Born in New York City in 1931 LEE TANNER entered a family ripe with artistic creativity. His father was a portrait painter and illustrator and many of his paintings were used by movie studios of the time as their posters. There was the constancy of music as well. Classical and jazz on the radio at home, and in theaters and concert halls were available to him from an early age. He became enthralled with Jazz. Lee also discovered photography in the pages of Life and Look Magazines which were filled with magnificent black and white images. It was in 1943 that he saw an article by Gion Mili documenting a jazz jam session in his studio. Several years later he was greatly impressed by Herman Leonard's prints on the walls of a Manhattan jazz club. These were the primary stimuli leading to a lifetime of photographing the events and the musicians of the music he adored. By 1945 he obtained his first camera. He poured through photography magazines and was captured by the images using available-light techniques pioneered by several French photographers such as Cartier-Bresson and Doisneau. Tanner proceeded to teach himself how to master the work of taking pictures, processing film and printing the images. Some of these techniques often required manipulations going beyond the stated capabilities of the materials in order to get a satisfactory image.
Simutaneously, while attending Stuyvestant High School he became very interested in science; upon graduation in 1949 he enrolled in New York University. After receiving a Bachelors Degree in Engineering with a specialty in Metallurgy in 1953, his draft number came up. He entered the U.S. Army and spent the next two years at Fort Belvoir, Virginia in the Engineer Research and Development Laboratory. Returning to civilian life in 1955 he entered graduate school at the University of Pennsylvania with the aid of the GI Bill and an Academic Fellowship. Tanner received a Masters Degree in Metallurgy and Materials Science in 1958. It was during this period of time in Philadelphia that Tanner began his dedicated photography of the jazz scene at the local music night clubs.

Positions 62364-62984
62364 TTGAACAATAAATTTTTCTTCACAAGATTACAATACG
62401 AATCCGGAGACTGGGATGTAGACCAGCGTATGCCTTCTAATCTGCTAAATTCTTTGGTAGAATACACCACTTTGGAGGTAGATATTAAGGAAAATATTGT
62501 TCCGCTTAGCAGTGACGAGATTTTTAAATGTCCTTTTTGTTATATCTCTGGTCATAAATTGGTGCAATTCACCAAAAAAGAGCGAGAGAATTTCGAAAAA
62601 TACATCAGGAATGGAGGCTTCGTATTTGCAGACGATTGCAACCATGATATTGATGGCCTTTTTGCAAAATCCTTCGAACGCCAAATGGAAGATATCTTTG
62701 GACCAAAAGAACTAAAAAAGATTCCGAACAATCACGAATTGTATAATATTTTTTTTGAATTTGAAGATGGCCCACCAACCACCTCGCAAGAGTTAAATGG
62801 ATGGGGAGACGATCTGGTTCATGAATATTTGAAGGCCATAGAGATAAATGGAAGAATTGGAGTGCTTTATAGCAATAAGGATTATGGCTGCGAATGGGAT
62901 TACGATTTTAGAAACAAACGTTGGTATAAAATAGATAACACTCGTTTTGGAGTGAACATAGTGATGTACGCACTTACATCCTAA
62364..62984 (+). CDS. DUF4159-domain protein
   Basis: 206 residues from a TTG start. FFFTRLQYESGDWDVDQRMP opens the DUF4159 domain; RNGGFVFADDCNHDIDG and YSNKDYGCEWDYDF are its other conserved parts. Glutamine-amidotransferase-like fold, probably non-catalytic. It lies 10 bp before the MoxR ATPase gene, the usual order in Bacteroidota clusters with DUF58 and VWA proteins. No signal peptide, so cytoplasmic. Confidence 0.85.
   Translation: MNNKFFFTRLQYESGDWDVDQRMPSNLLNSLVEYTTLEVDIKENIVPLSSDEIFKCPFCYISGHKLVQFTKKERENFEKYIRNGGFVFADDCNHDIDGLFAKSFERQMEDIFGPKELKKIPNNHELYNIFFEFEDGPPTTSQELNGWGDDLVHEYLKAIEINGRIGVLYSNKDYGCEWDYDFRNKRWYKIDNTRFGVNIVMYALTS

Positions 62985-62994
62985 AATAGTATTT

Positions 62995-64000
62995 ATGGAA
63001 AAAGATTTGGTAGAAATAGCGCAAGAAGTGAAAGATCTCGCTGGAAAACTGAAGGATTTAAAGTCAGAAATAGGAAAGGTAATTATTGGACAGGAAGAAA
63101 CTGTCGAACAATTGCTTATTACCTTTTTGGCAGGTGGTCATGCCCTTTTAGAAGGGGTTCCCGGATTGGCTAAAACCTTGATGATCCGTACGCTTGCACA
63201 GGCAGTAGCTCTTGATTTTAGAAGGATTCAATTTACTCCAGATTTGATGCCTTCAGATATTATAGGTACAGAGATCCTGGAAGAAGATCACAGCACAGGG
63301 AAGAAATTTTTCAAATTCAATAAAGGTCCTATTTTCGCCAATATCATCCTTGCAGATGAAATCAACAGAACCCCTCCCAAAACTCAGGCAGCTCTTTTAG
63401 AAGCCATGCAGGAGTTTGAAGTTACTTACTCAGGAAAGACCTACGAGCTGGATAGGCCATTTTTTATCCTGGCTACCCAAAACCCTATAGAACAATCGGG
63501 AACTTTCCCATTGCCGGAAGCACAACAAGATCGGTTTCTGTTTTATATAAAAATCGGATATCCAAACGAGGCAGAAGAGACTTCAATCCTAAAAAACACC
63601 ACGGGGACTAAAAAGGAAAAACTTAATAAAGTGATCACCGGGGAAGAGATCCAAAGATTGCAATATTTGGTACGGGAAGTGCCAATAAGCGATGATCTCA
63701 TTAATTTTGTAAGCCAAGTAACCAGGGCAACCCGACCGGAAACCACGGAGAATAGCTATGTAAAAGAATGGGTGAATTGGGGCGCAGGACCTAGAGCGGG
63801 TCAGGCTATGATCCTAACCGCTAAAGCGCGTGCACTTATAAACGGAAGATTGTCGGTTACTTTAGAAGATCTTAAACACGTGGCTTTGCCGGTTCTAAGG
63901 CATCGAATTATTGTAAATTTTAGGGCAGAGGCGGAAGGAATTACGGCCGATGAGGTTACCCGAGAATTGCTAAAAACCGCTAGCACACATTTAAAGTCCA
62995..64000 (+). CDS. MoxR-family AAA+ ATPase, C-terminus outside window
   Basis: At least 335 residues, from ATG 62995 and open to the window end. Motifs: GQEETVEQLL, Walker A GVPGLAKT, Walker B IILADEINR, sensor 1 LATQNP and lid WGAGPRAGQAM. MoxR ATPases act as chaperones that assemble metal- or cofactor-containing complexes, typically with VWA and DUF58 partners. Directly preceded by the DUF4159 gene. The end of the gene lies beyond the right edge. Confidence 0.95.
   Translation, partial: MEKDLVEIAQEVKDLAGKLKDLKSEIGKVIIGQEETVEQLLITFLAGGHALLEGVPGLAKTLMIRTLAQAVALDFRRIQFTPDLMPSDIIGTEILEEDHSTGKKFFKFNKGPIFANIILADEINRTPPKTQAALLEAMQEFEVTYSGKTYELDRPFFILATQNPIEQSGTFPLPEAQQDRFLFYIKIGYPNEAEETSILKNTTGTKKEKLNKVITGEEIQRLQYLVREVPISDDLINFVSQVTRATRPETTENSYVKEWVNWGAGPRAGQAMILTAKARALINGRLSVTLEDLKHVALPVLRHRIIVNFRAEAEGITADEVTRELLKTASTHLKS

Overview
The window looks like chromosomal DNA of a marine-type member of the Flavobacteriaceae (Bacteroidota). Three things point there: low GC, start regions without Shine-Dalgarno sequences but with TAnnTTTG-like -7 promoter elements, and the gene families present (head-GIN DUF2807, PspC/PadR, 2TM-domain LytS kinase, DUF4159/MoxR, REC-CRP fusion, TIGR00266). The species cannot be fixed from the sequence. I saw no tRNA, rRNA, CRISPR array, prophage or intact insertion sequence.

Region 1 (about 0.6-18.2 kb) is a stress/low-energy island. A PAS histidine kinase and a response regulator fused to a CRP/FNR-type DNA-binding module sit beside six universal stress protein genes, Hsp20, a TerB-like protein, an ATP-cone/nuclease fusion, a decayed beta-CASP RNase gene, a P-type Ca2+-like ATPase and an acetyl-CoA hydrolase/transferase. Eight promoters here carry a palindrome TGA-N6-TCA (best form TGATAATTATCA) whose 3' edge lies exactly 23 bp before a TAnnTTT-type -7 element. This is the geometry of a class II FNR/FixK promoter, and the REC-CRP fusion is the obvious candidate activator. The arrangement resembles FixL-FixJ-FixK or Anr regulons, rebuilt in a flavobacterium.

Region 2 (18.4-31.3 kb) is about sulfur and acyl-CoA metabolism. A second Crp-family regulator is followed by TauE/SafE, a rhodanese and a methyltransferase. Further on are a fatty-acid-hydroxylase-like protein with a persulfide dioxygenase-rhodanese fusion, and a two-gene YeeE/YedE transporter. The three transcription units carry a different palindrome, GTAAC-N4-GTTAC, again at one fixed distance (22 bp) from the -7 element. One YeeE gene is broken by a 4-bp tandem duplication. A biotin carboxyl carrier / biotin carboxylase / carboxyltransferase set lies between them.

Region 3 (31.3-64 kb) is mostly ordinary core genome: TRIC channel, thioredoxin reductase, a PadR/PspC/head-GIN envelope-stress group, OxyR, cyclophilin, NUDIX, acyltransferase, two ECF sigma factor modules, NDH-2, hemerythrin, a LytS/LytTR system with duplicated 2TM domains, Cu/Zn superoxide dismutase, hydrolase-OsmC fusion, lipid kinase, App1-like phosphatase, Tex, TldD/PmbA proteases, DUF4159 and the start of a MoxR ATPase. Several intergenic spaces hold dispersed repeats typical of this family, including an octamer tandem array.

In 1958, Lee Tanner, now married, started his lifelong career as a materials scientist studying the structure and behavior of metals and metallic alloys using a high resolution electron microscope. His research took place at Laboratories in Chicago, Boston and Berkeley. At every opportunity of free time, he continued to photograph the jazz scene. While in Boston he produced a weekly live television program, "Mixed Bag" at the PBS station WGBH presenting the musical groups that were performing locally. In each of the cities he displayed his prints on the walls of the nightclubs and also in the galleries at the Jazz Festivals in Newport, San Francisco, and Monterey. Frustrated that established photo galleries were not interested in showing the photography of jazz he found several venues where he could present exhibits by himself. He used prints of several other photographers as well as his own in San Francisco, Portland, and New York City.
Tanner has published four books. The first entitled "Dizzy" (Pomegranate Press, 1994) is a celebration of trumpeter and composer John Birks Gillespie's 75th year. Lee published his own work in "Images of Jazz" (Friedman-Fairfax 1996).
"Images of the Blues" (Friedman-Fairfax 1998) included the work of several other artists and his own. The most recent book, "The Jazz Image…Masters of Jazz Photography", (Abrams Inc. 2006) is an anthology of photographs by twenty seven artists. In 2006 Lee received the Excellence in Photography Award from the Jazz Journalists Association. Throughout Tanner's scientific and photographic careers, he has been known as a tireless mentor encouraging students of the craft to explore, educate and expand their passions into fully realized careers. His most important to date would have to be his daughter Lisa, who began in the darkroom as a child with Dad and has created her own significant photographic career.
Tanner is now retired from his scientific career. He was honored for his research accomplishments with an award from the U.S. Department of Energy. He resides in Sonora, CA in the foothills of the Sierra Mountains with his wife Linda and is close to several children and grandchildren. He enjoys the weather, the scenery, his kids and listens to his favorite jazz recordings and provides prints when they are requested.